Although complex products can provide benefits to you, there are certain risks and potential disadvantages involved in investing in complex products. These risks and disadvantages may not be apparent, or easy to understand. You need to be fully aware of these risks and ensure you sufficiently understand the key features of a product in order to make in-formed investment decisions.
Liquidity risk is the risk that you will be unable to sell the product easily if you need to do so before the end of its term. If your product is not liquid, which is often the case for complex products, it is highly probable that you will have to sell the product at a heavy discount from purchase price (and you will therefore lose money) or will not be able to sell it at all.
‘Leverage’ is a term used to describe ways or strategies to multiply potential gains and losses, such as by borrowing money or using products like deriva-tives. It may be suggested to you that you invest with leverage in order to possibly achieve higher returns, but you must keep in mind that leverage can easily multiply losses too.
Market risk is the day-to-day risk of losses arising from movements in market prices. Complex products can expose you to several market risks because they are often designed to invest in separate under-lying markets (for example, in shares, interest rates, exchange rates, commodities).
Credit risk is the risk that the issuer of the product or a firm it deals with defaults and is unable to meet its contractual obligations to repay your investment.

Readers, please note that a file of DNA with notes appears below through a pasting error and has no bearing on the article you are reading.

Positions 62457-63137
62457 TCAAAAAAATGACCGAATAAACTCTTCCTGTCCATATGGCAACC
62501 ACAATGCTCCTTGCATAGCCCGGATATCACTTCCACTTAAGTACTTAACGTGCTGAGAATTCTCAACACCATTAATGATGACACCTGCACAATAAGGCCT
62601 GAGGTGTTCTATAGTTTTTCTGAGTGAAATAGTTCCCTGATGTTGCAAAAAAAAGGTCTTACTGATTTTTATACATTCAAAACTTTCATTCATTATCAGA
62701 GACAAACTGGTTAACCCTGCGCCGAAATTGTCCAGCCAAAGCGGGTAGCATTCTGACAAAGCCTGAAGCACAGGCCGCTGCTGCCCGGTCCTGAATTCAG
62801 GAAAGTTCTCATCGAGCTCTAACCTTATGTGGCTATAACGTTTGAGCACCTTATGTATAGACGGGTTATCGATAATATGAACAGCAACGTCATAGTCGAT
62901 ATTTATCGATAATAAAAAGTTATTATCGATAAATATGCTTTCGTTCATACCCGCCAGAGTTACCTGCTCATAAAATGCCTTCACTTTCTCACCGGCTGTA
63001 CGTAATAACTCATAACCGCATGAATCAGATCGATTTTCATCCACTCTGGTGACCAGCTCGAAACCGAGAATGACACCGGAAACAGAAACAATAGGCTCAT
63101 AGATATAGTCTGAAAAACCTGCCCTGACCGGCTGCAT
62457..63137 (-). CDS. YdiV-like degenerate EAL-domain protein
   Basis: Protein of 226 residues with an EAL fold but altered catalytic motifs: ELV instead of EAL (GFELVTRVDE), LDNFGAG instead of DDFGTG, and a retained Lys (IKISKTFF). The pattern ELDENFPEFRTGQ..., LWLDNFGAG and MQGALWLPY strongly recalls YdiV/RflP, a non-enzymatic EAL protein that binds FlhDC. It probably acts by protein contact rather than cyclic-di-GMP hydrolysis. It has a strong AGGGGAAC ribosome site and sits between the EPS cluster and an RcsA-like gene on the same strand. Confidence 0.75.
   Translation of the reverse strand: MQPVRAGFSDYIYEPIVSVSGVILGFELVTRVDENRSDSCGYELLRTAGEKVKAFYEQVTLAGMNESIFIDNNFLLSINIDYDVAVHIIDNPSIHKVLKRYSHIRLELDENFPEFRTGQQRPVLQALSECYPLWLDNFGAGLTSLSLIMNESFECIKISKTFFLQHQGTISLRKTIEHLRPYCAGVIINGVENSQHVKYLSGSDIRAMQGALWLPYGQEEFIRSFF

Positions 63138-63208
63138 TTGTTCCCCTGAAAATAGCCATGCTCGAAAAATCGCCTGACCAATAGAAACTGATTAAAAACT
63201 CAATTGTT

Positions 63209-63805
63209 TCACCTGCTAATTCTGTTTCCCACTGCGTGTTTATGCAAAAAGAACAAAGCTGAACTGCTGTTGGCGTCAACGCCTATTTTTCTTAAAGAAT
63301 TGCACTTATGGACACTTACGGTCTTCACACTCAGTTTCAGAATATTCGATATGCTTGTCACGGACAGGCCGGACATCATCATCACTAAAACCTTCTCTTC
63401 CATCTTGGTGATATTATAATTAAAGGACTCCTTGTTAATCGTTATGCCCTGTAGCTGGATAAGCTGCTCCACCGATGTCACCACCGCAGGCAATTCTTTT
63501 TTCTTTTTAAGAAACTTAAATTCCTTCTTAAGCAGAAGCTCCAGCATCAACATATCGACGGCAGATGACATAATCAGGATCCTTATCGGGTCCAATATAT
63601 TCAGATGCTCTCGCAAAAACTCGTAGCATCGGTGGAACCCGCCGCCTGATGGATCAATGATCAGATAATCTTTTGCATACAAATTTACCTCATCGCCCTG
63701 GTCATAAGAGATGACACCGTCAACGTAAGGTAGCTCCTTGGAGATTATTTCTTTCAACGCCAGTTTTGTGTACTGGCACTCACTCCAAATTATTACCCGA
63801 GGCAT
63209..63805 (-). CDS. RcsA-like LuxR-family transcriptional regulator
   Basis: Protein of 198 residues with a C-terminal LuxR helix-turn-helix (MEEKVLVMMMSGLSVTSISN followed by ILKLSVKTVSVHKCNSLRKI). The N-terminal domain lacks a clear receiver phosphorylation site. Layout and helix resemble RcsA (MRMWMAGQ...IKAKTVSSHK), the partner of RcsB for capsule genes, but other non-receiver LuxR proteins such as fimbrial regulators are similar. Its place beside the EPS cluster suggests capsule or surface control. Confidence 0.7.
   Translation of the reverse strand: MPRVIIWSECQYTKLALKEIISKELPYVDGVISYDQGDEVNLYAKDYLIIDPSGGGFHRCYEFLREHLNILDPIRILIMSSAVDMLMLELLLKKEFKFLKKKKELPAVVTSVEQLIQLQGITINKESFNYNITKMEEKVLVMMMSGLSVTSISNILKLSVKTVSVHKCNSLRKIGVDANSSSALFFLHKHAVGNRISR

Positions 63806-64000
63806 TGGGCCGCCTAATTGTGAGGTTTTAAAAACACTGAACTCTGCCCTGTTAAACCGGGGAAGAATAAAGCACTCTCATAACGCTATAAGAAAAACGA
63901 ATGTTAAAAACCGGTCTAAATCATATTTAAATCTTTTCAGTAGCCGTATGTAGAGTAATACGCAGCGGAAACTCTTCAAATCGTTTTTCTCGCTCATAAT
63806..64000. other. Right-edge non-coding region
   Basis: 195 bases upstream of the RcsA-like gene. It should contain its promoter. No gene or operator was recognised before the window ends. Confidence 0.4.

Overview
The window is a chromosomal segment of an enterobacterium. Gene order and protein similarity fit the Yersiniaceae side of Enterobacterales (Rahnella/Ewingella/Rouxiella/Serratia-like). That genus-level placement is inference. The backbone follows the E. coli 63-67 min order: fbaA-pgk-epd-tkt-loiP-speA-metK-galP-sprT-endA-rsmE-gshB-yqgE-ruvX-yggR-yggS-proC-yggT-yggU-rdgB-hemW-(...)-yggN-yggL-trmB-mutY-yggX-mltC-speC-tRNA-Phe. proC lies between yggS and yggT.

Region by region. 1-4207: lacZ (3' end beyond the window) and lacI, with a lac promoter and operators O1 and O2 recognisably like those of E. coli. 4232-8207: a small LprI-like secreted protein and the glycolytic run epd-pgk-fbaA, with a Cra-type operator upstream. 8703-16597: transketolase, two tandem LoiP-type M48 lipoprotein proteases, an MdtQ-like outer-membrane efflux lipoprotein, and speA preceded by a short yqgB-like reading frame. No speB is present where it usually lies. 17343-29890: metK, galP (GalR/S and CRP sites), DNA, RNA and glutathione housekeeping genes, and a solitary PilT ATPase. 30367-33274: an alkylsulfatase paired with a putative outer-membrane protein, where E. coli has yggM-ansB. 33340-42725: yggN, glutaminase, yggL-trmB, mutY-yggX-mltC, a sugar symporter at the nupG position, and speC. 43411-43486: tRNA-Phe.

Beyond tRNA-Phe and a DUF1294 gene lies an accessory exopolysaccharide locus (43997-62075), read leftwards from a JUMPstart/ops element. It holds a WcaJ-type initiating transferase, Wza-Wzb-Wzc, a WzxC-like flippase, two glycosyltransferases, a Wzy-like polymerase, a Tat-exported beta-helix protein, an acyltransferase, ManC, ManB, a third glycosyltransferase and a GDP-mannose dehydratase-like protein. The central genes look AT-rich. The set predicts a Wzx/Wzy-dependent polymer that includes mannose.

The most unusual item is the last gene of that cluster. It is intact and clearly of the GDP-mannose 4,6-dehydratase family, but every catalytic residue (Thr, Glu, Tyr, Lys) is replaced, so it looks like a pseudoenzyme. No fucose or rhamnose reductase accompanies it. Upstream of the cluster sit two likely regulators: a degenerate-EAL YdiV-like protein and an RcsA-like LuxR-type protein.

Certain instruments are rated by credit rating agencies. If you are considering investing in a rated instrument, you should ensure that you understand what the ratings mean. A low rating will tell you that there is a higher risk of the issuer defaulting, and you will not get back the money you invested. A high rating indicates that the chances of an issuer defaulting are much lower, but it does not necessarily mean that the investment will provide the return you expect. You should also be aware that the rating of an issuer may change during the lifetime of the product.
Cost of complexity
Complex structures within a product can mean the product has a higher cost because you are paying for the product’s underlying features. Also, fees and commissions are usually built into the structure of the products, and are therefore not readily apparent.
The information provided above has been prepared by the European Securities and Markets Authority (ESMA) and the European Banking Authority (EBA). ESMA is an independent authority of the European Union and its members are the national regulators responsible for securities and investment services business. The EBA is also an independent authority of the European Union and its members are the national regulators responsible for banking business. The MFSA is an active member of ESMA and EBA. More information about ESMA is provided here: www.esma.europa.eu. The EBA's website is www.eba.europa.eu.